CALGARY – From drought to grasshoppers, it’s been a tough year for Alberta farmers, with some counties declaring states of agricultural disaster.
“We are just incredibly dry, dryer than we have been in approximately 50 years,” said Garett Broadbent, Leduc County’s director of agricultural services.
The county has called a special meeting for July 21 to declare a state of agricultural disaster. Two other counties — Parkland and Mackenzie — have already done so, and several others are considering following suit.
“From pretty much seeding, we haven’t had any significant rainfall,” said Broadbent. “Our municipality wants to bring awareness to this at the provincial and federal levels.”
Large swaths of Alberta have experienced low rainfall since April, with many areas receiving well under 40 per cent of normal precipitation.
“Our annual crops, cereals, oil seeds, are really starting to suffer,” said Broadbent. “Our pasture, hay lands are really, really suffering.”
The dry conditions have also allowed pests like grasshoppers to flourish, with parts of Leduc county plagued by the insects.
“In areas where the grasshoppers did hit, whatever was standing was hit really hard,” said Broadbent.
Of all the crops, hay and pasture land have suffered most, with an average of 55 per cent of crops rated as poor across Alberta. The figure rises as high as 81 per cent in the northwest.
That’s where Mackenzie County sits, and it was the first county to declare a state of agricultural disaster in late June.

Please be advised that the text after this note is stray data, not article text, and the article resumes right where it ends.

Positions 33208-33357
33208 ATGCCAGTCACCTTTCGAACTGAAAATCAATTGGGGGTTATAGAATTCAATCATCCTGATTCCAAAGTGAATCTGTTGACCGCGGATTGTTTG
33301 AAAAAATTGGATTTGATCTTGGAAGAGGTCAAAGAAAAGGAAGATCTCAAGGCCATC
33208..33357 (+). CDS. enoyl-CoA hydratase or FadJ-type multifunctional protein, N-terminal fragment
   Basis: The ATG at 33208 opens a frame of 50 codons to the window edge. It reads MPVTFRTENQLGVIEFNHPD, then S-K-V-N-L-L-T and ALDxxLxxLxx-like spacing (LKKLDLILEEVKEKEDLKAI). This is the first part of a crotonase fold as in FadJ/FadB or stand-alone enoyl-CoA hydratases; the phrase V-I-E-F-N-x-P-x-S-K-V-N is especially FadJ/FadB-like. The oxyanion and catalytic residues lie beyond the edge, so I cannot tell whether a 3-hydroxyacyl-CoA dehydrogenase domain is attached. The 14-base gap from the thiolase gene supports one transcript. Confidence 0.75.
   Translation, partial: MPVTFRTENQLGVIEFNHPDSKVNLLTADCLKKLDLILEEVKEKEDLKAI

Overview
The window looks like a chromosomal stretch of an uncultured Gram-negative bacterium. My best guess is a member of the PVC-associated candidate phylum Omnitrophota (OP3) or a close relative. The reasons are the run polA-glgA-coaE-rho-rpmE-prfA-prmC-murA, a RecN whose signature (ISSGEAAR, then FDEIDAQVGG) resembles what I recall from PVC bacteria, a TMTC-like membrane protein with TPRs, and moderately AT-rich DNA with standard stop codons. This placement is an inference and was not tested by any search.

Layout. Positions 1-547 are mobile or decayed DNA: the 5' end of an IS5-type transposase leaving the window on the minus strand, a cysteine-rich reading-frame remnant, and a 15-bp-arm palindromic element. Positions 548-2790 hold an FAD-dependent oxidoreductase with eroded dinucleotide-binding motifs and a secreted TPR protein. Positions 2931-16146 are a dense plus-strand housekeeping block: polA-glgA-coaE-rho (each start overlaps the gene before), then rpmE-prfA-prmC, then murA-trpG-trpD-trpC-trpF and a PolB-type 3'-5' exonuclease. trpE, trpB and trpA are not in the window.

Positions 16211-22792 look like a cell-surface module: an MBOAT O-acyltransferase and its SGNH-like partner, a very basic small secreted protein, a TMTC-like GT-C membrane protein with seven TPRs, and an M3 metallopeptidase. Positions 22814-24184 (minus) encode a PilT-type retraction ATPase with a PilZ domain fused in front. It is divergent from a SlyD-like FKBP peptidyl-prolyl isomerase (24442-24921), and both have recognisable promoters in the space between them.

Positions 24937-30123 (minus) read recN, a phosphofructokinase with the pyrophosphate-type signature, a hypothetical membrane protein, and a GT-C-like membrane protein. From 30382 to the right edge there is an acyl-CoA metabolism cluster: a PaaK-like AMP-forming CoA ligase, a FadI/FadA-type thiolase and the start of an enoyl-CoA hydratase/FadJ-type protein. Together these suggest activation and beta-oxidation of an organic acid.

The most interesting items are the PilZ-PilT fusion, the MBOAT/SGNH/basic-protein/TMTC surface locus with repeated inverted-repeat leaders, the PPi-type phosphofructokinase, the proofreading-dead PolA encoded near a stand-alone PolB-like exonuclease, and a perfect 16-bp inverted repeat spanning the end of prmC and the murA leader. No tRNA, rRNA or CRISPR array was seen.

County reeve Bill Neufeld said officials made the declaration in an attempt to get help for cattle farmers who rely on those crops to feed their herds.
He wants government action on possible feed subsidies because feed costs keep climbing, or tax deferrals for ranchers when they sell their cattle so they can rebuild herds later.
“You can get pasture insurance . . . but that doesn’t help anything if you’re going to decimate your cattle herds because of the drought, if farmers have to sell off their cattle.”
And even for grain farmers, insurance doesn’t go very far.
“Insurance will probably cover the input costs, but that still doesn’t make any payments on the equipment and if anybody has land owing,” said Neufeld.
There could be some relief in the days to come for parts of the province, with 40 to 60 millimetres of rain forecast in the hardest-hit areas.
“Rain is coming to some of the driest portions of the Prairies so it’s much welcome news,” said Bill McMurtry, a meteorologist at Environment Canada.
Since the rain is forecast to fall over a few days, it will have a better chance of soaking into the ground, with more expected later next week, McMurtry said.
“This will help, but we’re still going to be a ways off normal yet.”